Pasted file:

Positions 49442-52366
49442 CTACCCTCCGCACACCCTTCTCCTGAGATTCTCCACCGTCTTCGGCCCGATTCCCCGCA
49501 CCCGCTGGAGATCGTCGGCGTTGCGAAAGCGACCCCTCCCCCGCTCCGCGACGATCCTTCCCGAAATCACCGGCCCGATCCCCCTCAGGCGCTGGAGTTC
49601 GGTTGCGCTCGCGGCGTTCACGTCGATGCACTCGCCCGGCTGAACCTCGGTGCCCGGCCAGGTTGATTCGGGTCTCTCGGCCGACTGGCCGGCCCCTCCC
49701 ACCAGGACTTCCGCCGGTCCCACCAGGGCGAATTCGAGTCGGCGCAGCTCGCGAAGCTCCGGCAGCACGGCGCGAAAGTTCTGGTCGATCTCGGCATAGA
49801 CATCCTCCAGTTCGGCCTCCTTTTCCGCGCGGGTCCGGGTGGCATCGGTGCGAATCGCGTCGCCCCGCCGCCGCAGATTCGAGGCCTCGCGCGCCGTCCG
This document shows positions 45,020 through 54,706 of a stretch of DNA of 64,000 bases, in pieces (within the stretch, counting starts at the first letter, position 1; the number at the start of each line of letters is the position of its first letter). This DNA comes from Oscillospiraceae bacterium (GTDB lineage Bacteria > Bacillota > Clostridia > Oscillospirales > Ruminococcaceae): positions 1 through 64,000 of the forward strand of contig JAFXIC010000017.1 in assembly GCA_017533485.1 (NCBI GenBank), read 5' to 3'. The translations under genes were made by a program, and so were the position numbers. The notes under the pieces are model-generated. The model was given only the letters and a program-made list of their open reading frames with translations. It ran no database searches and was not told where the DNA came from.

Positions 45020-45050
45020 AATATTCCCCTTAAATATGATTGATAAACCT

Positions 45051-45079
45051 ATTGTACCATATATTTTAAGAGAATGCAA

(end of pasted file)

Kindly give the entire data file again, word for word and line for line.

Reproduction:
Positions 49442-52366
49442 CTACCCTCCGCACACCCTTCTCCTGAGATTCTCCACCGTCTTCGGCCCGATTCCCCGCA
49501 CCCGCTGGAGATCGTCGGCGTTGCGAAAGCGACCCCTCCCCCGCTCCGCGACGATCCTTCCCGAAATCACCGGCCCGATCCCCCTCAGGCGCTGGAGTTC
49601 GGTTGCGCTCGCGGCGTTCACGTCGATGCACTCGCCCGGCTGAACCTCGGTGCCCGGCCAGGTTGATTCGGGTCTCTCGGCCGACTGGCCGGCCCCTCCC
49701 ACCAGGACTTCCGCCGGTCCCACCAGGGCGAATTCGAGTCGGCGCAGCTCGCGAAGCTCCGGCAGCACGGCGCGAAAGTTCTGGTCGATCTCGGCATAGA
49801 CATCCTCCAGTTCGGCCTCCTTTTCCGCGCGGGTCCGGGTGGCATCGGTGCGAATCGCGTCGCCCCGCCGCCGCAGATTCGAGGCCTCGCGCGCCGTCCG
This document shows positions 45,020 through 54,706 of a stretch of DNA of 64,000 bases, in pieces (within the stretch, counting starts at the first letter, position 1; the number at the start of each line of letters is the position of its first letter). This DNA comes from Oscillospiraceae bacterium (GTDB lineage Bacteria > Bacillota > Clostridia > Oscillospirales > Ruminococcaceae): positions 1 through 64,000 of the forward strand of contig JAFXIC010000017.1 in assembly GCA_017533485.1 (NCBI GenBank), read 5' to 3'. The translations under genes were made by a program, and so were the position numbers. The notes under the pieces are model-generated. The model was given only the letters and a program-made list of their open reading frames with translations. It ran no database searches and was not told where the DNA came from.

Positions 45020-45050
45020 AATATTCCCCTTAAATATGATTGATAAACCT

Positions 45051-45079
45051 ATTGTACCATATATTTTAAGAGAATGCAA